- Native Vegetation Enhancement
- Wild Ones Handbook
- Homeowners' Resources
- Landscaping Naturally (video)
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Green Landscaping: Greenacres
Wild Ones Handbook
WHAT EVERY WILD ONE SHOULD KNOW
- How to Naturally Landscape Without Aggravating Neighbors and Village Officials
- Important Causes of Hayfever
- Observational Design
- It Starts With The Soil
- Removing Vegetation
- Handling Wild Seed
- Buying Seed: Pretty Packages No Substitute For Patience and Local Seeds
- Planting A Prairie
- Prairie Maintenance
- Planting A Woodland
- Creating A Water Garden
- Landscaping For Wildlife
- Wood Projects
- Planting Policies
- Aggressive Species
""If nothing moves
in your landscape
but a lawnmower,
it's time to think of
designing a natural
A diversity of plant species
Shelter (brush and wood piles, thickets)
Water and mud puddles
Stones for sunbathing
DO NOT USE...
Aerial sprinklers (they wash pollen and nectar from the flowers)
A home for insects (follow advice above)
Shelter (especially evergreen trees for winter wind breaks)
Nesting sites (a variety of shrubs, trees, deadwood and birdhouses)
Bare ground for dustbaths
Confine All Cats.
IN PRAISE OF ROCK WALLS
I had gathered rocks as a boy, cataloging them by type -- sedimentary, metamorphic, and my favorite, igneous. My adult collection, however, was different. I searched for certain shapes and for colors. I had begun accumulating lumpy detritus that would one day be a backyard rock wall.
From the perspective of a newt or toad, the jumbled bulwark that now
frames almost a quarter of my lot is home sweet
home. Dark damp crevices provide food, a moist environment, stable
temperatures, and secure hiding places from predators.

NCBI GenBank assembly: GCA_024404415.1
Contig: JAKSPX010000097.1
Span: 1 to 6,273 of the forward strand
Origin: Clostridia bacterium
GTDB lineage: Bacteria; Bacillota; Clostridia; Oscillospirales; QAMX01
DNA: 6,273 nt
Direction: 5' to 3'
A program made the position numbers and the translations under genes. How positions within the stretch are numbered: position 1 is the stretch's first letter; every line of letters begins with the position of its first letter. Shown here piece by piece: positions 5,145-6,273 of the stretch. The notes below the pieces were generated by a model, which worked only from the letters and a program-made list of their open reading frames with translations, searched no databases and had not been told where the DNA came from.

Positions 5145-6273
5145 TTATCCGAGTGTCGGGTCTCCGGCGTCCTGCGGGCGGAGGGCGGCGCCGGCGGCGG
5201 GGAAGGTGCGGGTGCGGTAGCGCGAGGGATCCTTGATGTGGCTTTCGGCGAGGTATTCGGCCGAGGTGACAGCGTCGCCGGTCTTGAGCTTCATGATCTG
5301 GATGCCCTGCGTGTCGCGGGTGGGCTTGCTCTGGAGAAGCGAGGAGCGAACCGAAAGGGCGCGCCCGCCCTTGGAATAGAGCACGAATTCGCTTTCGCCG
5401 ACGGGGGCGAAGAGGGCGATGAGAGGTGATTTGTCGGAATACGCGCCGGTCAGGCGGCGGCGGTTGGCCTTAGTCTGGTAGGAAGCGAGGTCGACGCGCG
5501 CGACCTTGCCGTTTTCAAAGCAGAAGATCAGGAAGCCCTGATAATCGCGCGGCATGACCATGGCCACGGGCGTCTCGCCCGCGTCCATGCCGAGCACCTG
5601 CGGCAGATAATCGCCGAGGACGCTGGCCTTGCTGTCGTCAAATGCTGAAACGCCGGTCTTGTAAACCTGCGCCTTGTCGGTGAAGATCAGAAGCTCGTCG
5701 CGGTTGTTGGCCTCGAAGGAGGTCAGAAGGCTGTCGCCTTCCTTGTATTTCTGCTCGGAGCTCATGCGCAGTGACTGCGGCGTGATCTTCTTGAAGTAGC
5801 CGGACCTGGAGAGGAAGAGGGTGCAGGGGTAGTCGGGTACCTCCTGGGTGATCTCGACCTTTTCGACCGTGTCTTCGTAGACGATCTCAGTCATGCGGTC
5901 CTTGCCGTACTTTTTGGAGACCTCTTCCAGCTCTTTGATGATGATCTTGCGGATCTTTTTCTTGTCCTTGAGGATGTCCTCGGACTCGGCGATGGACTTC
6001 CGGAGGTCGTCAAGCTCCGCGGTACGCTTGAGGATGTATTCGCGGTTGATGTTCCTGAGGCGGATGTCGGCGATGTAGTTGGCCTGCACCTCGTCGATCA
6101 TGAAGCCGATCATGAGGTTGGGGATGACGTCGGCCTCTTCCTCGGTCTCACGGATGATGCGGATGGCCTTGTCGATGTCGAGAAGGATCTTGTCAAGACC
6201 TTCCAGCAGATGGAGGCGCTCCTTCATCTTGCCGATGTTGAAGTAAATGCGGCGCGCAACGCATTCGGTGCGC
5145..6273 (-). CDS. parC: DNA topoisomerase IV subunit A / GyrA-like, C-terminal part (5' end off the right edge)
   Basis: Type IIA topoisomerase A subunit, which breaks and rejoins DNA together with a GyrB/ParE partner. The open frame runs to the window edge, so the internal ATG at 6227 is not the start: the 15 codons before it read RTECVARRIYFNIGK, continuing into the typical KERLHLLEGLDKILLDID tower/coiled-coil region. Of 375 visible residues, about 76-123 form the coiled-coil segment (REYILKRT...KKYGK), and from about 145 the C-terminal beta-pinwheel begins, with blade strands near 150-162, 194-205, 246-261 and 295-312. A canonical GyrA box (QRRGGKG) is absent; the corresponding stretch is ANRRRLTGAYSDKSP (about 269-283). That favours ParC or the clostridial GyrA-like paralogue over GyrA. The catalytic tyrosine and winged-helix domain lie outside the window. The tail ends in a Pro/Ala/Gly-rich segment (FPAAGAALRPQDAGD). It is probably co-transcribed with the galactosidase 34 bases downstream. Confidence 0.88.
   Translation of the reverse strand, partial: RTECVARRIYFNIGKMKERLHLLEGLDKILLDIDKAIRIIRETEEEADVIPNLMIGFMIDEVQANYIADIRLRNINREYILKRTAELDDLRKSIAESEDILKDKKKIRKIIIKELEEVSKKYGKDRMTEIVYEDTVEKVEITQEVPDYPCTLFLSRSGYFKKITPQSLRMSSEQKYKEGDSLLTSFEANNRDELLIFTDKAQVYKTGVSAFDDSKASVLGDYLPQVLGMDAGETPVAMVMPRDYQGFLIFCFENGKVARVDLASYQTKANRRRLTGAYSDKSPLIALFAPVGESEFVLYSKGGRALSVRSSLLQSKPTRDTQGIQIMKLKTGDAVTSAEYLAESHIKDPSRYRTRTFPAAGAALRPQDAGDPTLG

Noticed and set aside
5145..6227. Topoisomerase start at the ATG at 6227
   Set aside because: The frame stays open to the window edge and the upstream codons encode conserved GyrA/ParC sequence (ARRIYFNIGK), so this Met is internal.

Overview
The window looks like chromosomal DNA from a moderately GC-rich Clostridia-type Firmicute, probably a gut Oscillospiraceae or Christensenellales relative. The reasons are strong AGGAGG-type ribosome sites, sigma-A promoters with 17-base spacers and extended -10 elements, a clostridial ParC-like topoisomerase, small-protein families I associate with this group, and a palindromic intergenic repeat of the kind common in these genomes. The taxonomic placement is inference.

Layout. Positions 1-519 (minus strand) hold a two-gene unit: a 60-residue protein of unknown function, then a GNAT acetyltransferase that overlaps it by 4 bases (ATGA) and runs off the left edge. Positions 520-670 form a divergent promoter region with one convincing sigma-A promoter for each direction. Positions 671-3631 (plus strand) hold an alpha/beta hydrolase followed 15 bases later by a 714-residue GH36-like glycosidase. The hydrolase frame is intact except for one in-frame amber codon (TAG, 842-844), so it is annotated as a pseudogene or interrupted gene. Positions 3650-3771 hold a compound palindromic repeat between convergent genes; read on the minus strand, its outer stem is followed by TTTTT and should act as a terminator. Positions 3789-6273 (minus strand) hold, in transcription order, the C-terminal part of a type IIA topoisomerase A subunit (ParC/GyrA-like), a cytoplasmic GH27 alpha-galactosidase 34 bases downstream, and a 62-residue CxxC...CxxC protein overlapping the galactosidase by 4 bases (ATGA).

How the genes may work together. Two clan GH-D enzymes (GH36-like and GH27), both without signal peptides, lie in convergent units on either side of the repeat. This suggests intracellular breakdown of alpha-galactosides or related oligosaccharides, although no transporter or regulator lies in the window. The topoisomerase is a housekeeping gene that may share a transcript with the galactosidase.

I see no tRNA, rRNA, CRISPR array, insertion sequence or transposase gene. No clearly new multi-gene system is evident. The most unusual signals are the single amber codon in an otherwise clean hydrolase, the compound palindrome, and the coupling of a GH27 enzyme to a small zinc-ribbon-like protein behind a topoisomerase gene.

Shrubs and trees play off its curves, providing food and solace for
songbirds and butterflies. Leaves fill up its harsh
abutments, softening the angles while nurturing small, crawling
creatures. Lichens and mosses colonize its sunny surfaces. In
years to come, their gray and green tones will further soften and
enhance the wall.
- Craig Tufts
"Good neighbors come in all species." -- Sally Wasowsk
Others make more use of my gravel driveway than I do. After a rain, a puddle serves as a bathtub for a Redwing Blackbird and a drinking fountain for a Robin. Butterflies congregate at the edge, sucking water and minerals through their soda-straw mouths; Muddauber Wasps gather mud to construct a nursery for their young; Painted Turtles use the moist sand along the shoulder to incubate their eggs, and Barn Swallows pick up wads of mud to build their earthy nests. When the gravel dries, Chipping Sparrows stop for a dust bath, and Flickers lap up ants with their long tongues. In winter, birds find the grit they need to grind the seeds they take from my feeder (my gravel grit doesn't have salt like that on the shoulders of public roads). If I would cover this gravel with tar or concrete, I'd be forcing this wildlife to go elsewhere (if indeed there is an elsewhere) and I would lose those priceless glimpses into their world.
- Marlin Johnson
TO MAKE A TOAD HOME:
Cut a small arch in the rim of a clay pot for an entrance. Invert the pot amongst vegetation in a secluded, shady spot near water and a rock pile.
- Naturescape British Columbia